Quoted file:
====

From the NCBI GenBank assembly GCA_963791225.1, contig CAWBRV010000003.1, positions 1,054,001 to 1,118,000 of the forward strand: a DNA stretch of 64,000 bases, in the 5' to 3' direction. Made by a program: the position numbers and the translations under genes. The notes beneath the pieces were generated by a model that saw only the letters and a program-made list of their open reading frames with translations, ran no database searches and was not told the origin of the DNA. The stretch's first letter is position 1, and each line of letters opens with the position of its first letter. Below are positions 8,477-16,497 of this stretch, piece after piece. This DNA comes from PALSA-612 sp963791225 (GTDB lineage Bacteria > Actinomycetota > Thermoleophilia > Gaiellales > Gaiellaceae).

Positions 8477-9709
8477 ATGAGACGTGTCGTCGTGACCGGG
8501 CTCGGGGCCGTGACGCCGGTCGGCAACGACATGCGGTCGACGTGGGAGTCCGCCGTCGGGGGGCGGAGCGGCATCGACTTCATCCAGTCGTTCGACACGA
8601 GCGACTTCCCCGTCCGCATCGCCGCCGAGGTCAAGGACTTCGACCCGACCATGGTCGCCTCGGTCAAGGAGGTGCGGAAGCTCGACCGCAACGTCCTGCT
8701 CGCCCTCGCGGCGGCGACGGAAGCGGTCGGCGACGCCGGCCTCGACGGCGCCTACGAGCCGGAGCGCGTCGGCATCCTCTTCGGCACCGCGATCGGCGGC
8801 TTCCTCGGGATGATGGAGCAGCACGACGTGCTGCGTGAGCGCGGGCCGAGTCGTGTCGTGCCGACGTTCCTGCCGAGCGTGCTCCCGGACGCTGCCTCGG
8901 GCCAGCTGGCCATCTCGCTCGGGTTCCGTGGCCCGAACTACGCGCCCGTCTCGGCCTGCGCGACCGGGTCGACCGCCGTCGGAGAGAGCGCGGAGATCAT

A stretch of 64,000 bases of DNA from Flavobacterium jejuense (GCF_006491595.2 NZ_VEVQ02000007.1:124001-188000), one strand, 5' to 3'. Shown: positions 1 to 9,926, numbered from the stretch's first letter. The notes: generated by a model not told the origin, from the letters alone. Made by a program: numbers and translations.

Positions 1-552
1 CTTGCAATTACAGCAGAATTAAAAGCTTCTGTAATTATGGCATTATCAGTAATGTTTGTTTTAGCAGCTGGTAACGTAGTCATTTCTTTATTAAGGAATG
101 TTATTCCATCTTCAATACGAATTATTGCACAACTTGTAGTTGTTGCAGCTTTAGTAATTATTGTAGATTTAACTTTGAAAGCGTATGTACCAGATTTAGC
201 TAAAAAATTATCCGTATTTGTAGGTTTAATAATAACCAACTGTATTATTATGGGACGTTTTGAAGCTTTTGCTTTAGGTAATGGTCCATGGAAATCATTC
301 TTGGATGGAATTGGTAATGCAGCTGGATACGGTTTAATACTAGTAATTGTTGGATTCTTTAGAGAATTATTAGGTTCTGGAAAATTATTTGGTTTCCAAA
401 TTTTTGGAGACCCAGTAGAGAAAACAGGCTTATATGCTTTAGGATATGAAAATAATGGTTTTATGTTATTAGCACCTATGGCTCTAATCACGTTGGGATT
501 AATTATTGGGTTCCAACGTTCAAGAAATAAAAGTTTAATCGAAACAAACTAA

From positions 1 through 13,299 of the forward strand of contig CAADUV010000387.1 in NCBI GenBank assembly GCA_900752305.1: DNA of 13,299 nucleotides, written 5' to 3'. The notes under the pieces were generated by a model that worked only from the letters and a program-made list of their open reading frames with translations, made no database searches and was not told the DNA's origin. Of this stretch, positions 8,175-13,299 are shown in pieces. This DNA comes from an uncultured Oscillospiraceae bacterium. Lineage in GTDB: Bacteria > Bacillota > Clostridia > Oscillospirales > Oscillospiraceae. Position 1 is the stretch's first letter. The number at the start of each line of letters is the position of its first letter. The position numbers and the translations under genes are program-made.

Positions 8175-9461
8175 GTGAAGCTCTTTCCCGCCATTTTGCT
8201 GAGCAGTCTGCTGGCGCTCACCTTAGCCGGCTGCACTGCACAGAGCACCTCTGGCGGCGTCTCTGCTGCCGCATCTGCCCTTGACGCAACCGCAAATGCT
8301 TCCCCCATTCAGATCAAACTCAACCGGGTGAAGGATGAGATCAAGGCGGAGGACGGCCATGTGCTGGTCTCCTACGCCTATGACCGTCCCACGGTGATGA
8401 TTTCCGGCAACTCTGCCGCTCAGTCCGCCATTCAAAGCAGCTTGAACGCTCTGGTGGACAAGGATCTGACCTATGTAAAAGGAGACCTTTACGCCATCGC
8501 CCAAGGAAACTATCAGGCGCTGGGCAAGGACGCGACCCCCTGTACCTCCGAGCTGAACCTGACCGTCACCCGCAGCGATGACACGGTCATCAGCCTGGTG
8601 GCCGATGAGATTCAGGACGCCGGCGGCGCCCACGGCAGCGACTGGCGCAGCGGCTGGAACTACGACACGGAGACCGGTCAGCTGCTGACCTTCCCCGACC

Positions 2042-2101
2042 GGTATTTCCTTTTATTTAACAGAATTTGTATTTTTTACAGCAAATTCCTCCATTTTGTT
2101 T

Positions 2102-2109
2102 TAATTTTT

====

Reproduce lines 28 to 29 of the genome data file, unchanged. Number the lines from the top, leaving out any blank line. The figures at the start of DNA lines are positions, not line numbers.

Positions 2102-2109
2102 TAATTTTT